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Palaces, Seoul

Palaces, Seoul

Seoul is the ancient seat of Korean’s Royalty and, as such, there are a number of palaces (some renovated and others rebuilt) that offer a glimpe into the country’s past. Many are well worth a visit. The palaces (gung) date from various periods of the Joseon (aka Chosun) Dynasty (about 5-600 years until the early 20th century).

Changdeok-gung (Changdeokgung) was first built in 1405 and was the seat of power between 1618 and 1896. The buildings have all been recently restored and freshly repainted. Buildings of particular note include the blue-roofed Seonjeongjeon, which was the king's office, and the Daejojeon ("Great Making Hall"), his bedchamber, but most famous of all is the Biwon ("Secret Garden") in the back. This area was once refered to simply as Huwon, meaning Rear Garden. Access to the complex (Changdeok and Biwon) is by guided tour only. This website has some English, Chinese and Japanese.
Admission: W3,000 
Hours: 9 AM to 5 PM November through February and 9 AM to 6 PM May through October. Closed Mondays
Tours: English tours are offered 3 times a day at  11:30 AM, 1:30 PM and 3:30 PM, but Korean-language ones are available every half hour.( Suggest you check with the 1330 help line to confirm those times in case they may have changed.  Special evening (moonlight) tours are available from April to November, however, most are in Korean only. Certain dates are reserved each month for foreign nationals and offered in either Chinese, English or Japanese - participants must specify their prefered language in advance.

Directions: Go our Exit 3 of Anguk Station (Subway Line 3, Stop 328) and go straight for about 5-7 minutes. When you see the palace wall turn right and cross at the pedestrian crossing. Turn right on the other side of the street, walk to the entrance (less than 1 minute walk). Map on palace website.

Gyeongbok-gung (Gyeongokgung) Seoul's grandest palace and the seat of power for centuries before it was razed in 1592 and again in 1910 by the Japanese. Large parts have now been restored and the vast grounds also house the Joseon Palace Museum and the Korean Folk Museum.
Admission:  W3000 Adults, W1,200 Children.
Hours:9 AM to 5 PM November through February and 9 AM to 6 PM May through October. Closed Tuesdays. Some information on this website is in English.
Directions: Located behind the Gwanghwamun Gate at Gyeongbokgung Station Line 3 (stop 327) or Gwangwhamun Station, Stop 533, Exit 2. 

Deoksu-gung (Deoksugung) is a vivd contrast other nearby palaces. Built during the mid-fifteenth century, the architecture is a fusion of both Korean (outside) and Western (inside) architecture.
Admission: Adults (19 to 64 years old): 1,000 won (groups: 800 won) Children (7 to 18 years old) and soldiers: 500 won (groups: 400 won). Free for children 6 and under as well as seniors 65 and over.
Hours: 9 AM to 5:30 PM November through February and 9 AM to 6 PM May through October.  Closed on Mondays.This website has some information in English.
Located across from City Hall. Take Subway lines 1 or 2 to the City Hall Stop (stop 203 or 133).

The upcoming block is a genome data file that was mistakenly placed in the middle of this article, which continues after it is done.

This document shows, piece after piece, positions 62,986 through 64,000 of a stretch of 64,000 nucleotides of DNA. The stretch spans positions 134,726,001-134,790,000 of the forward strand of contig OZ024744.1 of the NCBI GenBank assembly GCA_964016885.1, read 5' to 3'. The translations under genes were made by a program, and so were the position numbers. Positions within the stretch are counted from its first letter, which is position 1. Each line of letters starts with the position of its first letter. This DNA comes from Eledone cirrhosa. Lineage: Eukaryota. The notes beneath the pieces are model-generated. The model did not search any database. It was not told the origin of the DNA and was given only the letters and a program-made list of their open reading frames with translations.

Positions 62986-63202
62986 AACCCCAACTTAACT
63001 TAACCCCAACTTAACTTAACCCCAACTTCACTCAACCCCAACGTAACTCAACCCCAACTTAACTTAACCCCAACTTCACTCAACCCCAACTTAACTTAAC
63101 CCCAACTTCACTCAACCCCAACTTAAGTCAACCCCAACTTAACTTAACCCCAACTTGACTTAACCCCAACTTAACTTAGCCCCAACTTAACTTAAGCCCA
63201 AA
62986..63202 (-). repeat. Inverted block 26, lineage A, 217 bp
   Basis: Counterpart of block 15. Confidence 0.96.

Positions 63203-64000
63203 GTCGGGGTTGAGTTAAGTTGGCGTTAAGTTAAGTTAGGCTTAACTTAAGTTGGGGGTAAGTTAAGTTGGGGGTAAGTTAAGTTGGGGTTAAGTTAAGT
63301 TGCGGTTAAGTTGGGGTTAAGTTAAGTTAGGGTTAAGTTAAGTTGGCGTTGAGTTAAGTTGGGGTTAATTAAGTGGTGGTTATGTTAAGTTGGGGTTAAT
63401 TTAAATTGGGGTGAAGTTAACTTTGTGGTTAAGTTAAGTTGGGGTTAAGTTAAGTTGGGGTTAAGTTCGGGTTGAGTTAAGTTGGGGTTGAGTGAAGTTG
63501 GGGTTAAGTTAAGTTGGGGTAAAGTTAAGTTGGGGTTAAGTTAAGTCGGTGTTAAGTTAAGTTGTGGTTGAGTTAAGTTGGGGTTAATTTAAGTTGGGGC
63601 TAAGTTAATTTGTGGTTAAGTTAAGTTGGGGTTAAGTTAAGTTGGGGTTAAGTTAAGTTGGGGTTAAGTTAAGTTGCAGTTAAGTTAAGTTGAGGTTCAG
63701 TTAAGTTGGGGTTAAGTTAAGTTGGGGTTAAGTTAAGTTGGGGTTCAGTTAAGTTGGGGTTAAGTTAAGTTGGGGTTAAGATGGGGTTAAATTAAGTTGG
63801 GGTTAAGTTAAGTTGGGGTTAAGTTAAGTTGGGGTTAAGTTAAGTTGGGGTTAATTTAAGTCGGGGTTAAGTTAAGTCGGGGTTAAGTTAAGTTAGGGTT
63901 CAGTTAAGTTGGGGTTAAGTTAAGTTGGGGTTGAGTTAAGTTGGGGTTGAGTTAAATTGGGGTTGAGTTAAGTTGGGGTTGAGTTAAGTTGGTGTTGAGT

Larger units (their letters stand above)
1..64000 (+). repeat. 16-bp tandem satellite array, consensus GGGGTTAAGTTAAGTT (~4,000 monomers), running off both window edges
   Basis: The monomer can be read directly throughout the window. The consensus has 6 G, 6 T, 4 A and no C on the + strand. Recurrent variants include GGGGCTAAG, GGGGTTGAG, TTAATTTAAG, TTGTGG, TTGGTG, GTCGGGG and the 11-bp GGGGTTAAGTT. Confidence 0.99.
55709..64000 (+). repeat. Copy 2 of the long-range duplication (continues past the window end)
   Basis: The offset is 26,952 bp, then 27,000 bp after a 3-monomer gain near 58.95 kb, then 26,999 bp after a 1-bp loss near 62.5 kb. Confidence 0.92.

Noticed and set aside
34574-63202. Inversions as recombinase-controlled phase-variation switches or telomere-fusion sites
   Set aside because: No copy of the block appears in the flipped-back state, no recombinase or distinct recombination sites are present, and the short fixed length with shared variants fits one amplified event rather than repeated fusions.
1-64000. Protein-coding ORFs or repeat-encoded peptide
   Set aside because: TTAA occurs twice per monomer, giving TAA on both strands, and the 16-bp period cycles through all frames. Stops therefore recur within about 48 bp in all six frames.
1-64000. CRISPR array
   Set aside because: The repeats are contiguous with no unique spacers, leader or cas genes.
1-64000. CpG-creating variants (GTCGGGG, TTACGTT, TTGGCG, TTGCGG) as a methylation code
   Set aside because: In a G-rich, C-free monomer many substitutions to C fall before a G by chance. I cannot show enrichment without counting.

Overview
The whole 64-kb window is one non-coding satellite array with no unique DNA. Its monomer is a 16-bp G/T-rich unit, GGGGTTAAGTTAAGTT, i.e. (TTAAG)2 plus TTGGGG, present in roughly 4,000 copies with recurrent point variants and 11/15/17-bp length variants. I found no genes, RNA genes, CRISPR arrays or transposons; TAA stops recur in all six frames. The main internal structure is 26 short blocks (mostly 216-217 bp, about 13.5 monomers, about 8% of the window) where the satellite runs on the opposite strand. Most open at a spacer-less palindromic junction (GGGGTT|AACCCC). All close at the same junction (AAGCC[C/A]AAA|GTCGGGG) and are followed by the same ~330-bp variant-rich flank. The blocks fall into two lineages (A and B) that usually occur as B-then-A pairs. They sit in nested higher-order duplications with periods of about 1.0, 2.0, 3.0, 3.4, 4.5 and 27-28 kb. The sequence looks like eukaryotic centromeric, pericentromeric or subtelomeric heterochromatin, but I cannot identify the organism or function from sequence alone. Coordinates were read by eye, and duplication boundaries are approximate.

ChangGyeong-gung (Changgyeonggung) was built in 1104 as a summer palace for the kings of the Koryo Dynasty.. It later became one of the main palaces during the Joseon Dynasty and was used as a temporary home for the king while Gyeongbuk Palace was being built. Unlike other palaces that have a North-South orientation, ChangGyeong Palace faces East-West. It also connects to Jongmyo Shrine, a holy place for the Joseon Dynasty, where ancestral rites were practiced for previous kings and queens.
Admission: Adults (19 to 64 years old): 1,000 won (groups: 800) Children (7 to 18 years old): 500 won (groups: 400). Free for children 6 and under, as well as for seniors 65 and over.
Hours 9 AM to 5:30 PM November through February and 9 AM to 6 PM may through October. Closed on Tuesdays. This website has some information in English.
Directions: Located on Subway Line 4 Hyehwa Station (stop 420) or Jongno-3-ga or Jongno-5-ga Stations (stop 131 or 130).  

Unhyeon-gung  hosts the re-enactment of the wedding ceremony of King Gojong and Queen Min. It is a former royal residence. At one time, it was known as the Palace of the Queen since it was used for royal wedding preparation. This was where the Queen prepared for her wedding and where she was instructed in her duties. King Kojong lived at Unhyeon until he was 12 years old.
Admission:There is a small admission fee to enter (about W700). Audio tour guide headsets are available in Chinese, English, Japanese and Korean - ask for them as you pay your entry fee.Hours: 9:00 to 18:00 from November to February, from 9:00 to 19:00 from March to May and September to October. Hours in July and August are 9:00 to 20:00. The palace is closed on Mondays.
Some information including directions, etc. in English on the palace's website.
Directions: Go out Exit 4 of Anguk Subway Station, line 3, stop 328). The palace is about 40 meters up the street.


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Last Updated on 2021-11-11

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